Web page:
Wednesday, May 21, 2014

Creating a tech plan: Four questions...

I often get asked about creating a technology plan or vision for schools. It's a tough question to answer specifically as every school will have different wants and needs in order to best serve their students and overall goals.

What works for me won't necessarily work for you. And that's okay.

In general, however, there are a few key questions that everyone needs to answer when thinking about a technology plan & vision...

  • What is the instructional goal and how does technology play a role?
  • What is the end goal? When it's "done" what will it look like?
  • If money was no object right now, what would be purchased?
  • If given $500/$1,000/$10,000 right now, what purchase(s) would be made today?

What is the instructional goal and how does technology play a role?

Our overarching instructional goal for students is writing, creating, publishing, and being authors on a global stage.

We want students to use their voice. We want them to begin to curate their digital footprint in positive ways. The ultimate goal is for students to graduate the 5th grade being able to craft their voice into something they can share with the world.

We are a Google Apps for Education (GAFE) school to facilitate that instructional goal. Beginning in the 3rd grade, students use Drive to write, collaborate, and publish. Some classes have student-run blogs on Blogger. 4th and 5h graders use Sites to build portfolios of their work.

Work done in the computer lab goes to support the core elements of that instructional goal: Digital content creation and publishing of original work by students. The computer curriculum, while ever evolving, is centered around writing and digital publishing (see the curriculum outline here).

What is the end goal? When it's "done" what will it look like?

First things first, it will never be "done." You'll be constantly updating, repairing, maintaining, and expanding. But you can definitely reach a point where there is a sense of "done." Maybe "done" is a SmartBoard in every room and at least 5 laptops for every class. Maybe "done"is a 1:1 iPad program. Maybe "done"is multiple labs, or maybe "done" is no lab and all mobile carts.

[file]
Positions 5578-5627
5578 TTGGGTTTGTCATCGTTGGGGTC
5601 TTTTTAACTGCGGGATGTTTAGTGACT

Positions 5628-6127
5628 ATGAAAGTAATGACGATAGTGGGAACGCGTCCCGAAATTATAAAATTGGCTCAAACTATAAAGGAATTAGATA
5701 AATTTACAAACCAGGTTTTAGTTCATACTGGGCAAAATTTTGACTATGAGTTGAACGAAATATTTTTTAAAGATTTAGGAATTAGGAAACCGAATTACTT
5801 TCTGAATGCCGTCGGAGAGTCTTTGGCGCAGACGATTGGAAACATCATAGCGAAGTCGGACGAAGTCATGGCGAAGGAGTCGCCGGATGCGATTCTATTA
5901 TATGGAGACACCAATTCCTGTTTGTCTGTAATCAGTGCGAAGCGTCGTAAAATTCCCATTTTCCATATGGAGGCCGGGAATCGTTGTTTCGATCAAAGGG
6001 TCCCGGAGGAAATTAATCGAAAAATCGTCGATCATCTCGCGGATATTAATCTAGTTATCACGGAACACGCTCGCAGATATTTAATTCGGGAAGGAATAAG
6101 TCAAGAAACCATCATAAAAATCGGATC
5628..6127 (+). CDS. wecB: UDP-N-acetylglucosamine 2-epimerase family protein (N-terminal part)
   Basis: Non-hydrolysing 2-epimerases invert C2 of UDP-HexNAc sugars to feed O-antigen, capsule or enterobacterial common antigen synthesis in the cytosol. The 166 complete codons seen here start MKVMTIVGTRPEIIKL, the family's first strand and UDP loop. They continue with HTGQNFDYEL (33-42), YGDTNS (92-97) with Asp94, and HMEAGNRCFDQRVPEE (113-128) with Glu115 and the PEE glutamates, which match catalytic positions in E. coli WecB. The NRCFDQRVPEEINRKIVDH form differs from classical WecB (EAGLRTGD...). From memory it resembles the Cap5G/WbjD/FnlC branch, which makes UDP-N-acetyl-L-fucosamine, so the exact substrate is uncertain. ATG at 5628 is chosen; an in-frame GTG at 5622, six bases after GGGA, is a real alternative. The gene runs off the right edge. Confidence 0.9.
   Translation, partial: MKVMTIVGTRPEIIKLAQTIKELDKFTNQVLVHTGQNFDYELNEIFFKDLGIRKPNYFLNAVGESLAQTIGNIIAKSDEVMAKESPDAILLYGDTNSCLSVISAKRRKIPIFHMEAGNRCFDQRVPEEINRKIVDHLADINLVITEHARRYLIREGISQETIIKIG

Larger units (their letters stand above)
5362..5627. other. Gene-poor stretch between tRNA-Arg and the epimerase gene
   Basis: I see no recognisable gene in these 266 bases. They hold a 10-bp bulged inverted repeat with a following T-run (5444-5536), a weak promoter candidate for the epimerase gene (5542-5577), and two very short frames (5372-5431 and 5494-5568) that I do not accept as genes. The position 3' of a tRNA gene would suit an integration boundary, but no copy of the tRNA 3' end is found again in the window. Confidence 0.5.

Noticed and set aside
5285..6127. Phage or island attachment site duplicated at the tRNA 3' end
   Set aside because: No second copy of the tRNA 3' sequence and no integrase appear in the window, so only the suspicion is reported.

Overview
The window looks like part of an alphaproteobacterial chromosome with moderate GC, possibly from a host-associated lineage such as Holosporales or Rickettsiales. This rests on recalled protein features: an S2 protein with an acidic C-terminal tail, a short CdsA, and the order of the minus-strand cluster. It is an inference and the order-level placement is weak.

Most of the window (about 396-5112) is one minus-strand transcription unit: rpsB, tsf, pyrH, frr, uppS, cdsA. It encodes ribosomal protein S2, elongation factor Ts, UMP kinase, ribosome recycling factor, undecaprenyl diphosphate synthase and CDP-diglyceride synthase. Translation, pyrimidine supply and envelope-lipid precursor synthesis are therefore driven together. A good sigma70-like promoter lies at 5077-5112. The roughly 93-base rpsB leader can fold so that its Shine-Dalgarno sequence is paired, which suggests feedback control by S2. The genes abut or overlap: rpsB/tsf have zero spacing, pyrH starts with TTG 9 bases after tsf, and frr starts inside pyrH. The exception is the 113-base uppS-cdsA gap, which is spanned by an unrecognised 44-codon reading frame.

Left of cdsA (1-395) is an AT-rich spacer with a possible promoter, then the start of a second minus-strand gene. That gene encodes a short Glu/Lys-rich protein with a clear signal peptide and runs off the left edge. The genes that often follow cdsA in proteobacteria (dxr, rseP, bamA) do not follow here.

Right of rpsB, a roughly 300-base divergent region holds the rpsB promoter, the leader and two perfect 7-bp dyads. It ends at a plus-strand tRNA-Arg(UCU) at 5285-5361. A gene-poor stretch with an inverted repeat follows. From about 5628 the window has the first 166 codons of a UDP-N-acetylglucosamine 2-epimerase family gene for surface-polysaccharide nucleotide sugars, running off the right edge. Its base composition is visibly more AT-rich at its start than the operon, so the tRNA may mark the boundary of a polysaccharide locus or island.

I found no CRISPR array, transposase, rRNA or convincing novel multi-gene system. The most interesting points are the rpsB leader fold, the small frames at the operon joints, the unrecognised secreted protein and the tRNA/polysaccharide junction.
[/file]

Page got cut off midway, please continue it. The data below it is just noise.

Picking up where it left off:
To support that goal, our technology "done" is:

  • Up-to-date, OSX Server based, iMac lab to support teaching core skills
  • At least 2 iMacs in every room
  • A wall-mounted, overhead projector Interactive Whiteboard (IWB) in every room
  • Laptop dedicated to the IWB in every room
  • iPad Retina for every teacher
  • At least 5 Chromebooks in every room, grades 3-5
  • At least 5 iPads in every room, grades K-2
  • Google Apps (GAFE) exclusive use in grades 3-5 (all work done in Drive, portfolio blogs and Sites, etc.)
  • Writing and publishing as the focus 
  • Plenty of opportunity for enrichment and academic intervention activities/services included

Essentially cloud-based (GAFE) writing, communicating, collaborating, and publishing for grades 3-5 and app-based writing, creating, and support for grades K-2.

We are flexible and open to additions and alterations, but that is essentially the technology vision of our school. It's the hardware, software, and purpose framework for what we are doing.

If money was no object right now, what would be purchased?

For us, my "blank check" wish list is:
  • New iMac Lab
    • MacPro server (fully loaded process, RAM, etc)
    • 32 new 21" iMacs (yes, I have classes that large)
    • new 27" iMac "Teacher Station" (fully loaded process, RAM, etc)
    • new MacBookPro "Demo Station" for IWB use
    • 2 IWBs, one for front of room, one for back, synced to facilitate easy visual access for all students